Laura Ingalls Wilder's birthday is Feb. 7, so all week long I will be paying to homage to one my favorite women in history and the books she wrote. My real love for Laura and her books can be summed up with this quote:
The simple life. Laura lived the pioneer life, and wrote about the pioneer life. She was a farm wife, and she wrote about living on a farm. To her, it was a simple life, but she celebrated it. Today, many of us yearn for the simple life, which is why her books still persevere.
These lessons of the "simple life" can be passed on to the next generation. I truly believe that modern children can still find valuable lessons in Wilder's writings, especially if you make them exciting to young readers. Every time I get asked to read to my daughter's class, and I am allowed to bring in something to read, I choose something from her books. A chapter that can stand alone as a story. And you know what? By the time I am done, all the kids -- even the boys -- have paid attention and have laughed and marveled at how different life was at the end of the 19th century.
So where do you start? It helps to start at the beginning, with "Little House in the Big Woods." It's an easy read and perfect to read aloud at bedtime. If you have a son, and want to interest them as well, try "Farmer Boy," about the childhood of Laura's husband, Almanzo. It has many funny tales perfect for young boy. (As a little girl, I wanted nothing to do with "Farmer Boy," but when I read it as an adult, I was so disappointed that I didn't enjoy it as a child! It was as good as the other books.)
I love reading Laura's books in the winter. There is something wonderful about revisiting her stories when it is cold outside. Since many of her stories deal with surviving winter, it just seems appropriate.
There are so many great resources for learning about Laura and her life. Of course, there are museums at all the places she lived, each with a website and many with a gift shop filled with pioneer-related goods. Many homeschooling families do units on her books, which means there are dozens of resources available on the Internet with links, projects, lapbooks and more. Dozens of books have been written about her life and about her books, and many are still available in print.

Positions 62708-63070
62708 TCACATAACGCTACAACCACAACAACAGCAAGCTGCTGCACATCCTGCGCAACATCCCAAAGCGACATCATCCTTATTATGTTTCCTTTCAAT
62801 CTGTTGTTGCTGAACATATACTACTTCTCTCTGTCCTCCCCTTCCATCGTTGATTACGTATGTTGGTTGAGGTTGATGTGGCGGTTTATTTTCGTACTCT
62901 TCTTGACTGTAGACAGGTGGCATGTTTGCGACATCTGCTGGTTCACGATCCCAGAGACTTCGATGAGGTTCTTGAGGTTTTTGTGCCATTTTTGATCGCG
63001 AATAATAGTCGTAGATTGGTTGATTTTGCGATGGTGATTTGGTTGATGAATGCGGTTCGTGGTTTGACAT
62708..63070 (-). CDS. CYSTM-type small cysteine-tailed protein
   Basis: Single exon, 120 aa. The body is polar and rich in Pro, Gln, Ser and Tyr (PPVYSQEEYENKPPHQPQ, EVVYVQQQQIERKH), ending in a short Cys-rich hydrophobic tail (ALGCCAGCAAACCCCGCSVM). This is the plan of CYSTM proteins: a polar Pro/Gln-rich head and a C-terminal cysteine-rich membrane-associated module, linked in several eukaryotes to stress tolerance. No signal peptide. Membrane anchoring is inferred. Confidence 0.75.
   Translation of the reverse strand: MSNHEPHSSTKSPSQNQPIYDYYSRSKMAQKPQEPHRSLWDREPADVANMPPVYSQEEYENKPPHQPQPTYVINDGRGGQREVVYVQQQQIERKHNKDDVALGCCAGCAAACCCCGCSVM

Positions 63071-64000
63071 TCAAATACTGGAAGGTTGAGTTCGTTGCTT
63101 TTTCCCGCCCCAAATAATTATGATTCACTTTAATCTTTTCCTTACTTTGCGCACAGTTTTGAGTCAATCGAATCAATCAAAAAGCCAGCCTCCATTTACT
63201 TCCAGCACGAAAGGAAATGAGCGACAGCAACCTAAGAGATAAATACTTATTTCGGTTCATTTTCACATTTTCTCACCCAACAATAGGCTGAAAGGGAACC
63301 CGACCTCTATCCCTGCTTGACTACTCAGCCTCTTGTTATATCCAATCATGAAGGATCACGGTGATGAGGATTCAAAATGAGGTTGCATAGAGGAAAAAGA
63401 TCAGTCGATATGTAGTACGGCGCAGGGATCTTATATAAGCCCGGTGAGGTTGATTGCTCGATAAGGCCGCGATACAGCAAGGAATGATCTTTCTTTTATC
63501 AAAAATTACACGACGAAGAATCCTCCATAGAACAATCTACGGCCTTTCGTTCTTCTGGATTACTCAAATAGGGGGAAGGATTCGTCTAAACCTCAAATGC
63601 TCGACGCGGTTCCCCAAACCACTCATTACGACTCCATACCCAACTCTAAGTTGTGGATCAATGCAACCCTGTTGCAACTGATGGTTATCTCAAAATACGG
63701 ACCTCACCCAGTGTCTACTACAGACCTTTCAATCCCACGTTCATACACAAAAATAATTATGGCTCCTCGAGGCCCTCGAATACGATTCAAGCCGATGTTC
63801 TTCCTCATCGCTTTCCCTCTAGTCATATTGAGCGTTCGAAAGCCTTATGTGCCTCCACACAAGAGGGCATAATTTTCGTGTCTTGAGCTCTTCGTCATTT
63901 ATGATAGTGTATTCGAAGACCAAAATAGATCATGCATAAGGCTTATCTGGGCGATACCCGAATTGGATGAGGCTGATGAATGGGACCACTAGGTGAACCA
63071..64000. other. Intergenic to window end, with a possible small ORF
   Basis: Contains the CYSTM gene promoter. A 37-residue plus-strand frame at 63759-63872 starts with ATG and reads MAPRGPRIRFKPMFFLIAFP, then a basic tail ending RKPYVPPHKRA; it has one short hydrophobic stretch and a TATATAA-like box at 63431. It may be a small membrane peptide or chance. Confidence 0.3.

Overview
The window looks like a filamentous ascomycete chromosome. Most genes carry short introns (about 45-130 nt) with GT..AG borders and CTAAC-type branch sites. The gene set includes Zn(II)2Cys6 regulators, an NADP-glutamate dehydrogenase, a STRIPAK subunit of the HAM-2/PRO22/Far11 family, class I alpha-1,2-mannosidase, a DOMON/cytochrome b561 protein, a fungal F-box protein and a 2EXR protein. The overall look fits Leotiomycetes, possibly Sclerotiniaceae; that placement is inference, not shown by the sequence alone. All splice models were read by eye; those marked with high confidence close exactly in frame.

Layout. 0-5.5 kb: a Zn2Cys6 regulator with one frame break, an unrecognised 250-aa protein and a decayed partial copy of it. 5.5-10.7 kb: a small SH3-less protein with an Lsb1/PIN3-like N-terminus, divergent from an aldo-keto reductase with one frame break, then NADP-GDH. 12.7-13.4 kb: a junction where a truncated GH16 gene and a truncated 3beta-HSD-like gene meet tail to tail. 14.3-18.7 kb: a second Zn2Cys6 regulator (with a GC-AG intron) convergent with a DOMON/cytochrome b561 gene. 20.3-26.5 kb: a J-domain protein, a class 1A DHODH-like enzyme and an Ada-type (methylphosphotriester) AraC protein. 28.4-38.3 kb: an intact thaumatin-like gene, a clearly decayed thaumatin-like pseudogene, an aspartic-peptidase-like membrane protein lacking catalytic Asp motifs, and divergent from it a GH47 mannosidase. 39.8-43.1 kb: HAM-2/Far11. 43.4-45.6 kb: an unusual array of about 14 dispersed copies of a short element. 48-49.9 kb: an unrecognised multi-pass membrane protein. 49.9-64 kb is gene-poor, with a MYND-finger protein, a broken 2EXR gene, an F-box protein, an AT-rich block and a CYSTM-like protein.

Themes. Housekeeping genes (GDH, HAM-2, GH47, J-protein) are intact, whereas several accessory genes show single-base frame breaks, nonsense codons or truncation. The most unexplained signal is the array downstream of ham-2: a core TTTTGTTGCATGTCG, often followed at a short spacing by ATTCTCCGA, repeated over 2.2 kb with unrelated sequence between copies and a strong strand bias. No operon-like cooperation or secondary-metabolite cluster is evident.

To start small, here are some great little printables to encourage kids to read Laura's books.
Artist Cheryl Harness offers some great coloring pages featuring Laura on her website. They are perfect for older children, as you can see from the picture above.
Here's another great printable:
It's a 3D model of the Little House in the Big Woods. You can layer the printables and make flaps to see inside. This is a great project for new readers to the series!
The Laura Ingalls Wilder Historic Home and Museum has a wealth of printable activities for kids.
The HarperCollins' official Little House site has many activities, as well as information on all the books.
There's also another great coloring page available online:
It's a coloring page of the postage stamp issued a few years ago in honor of the books.
This week, we'll be covering many Laura activities. Stay tuned!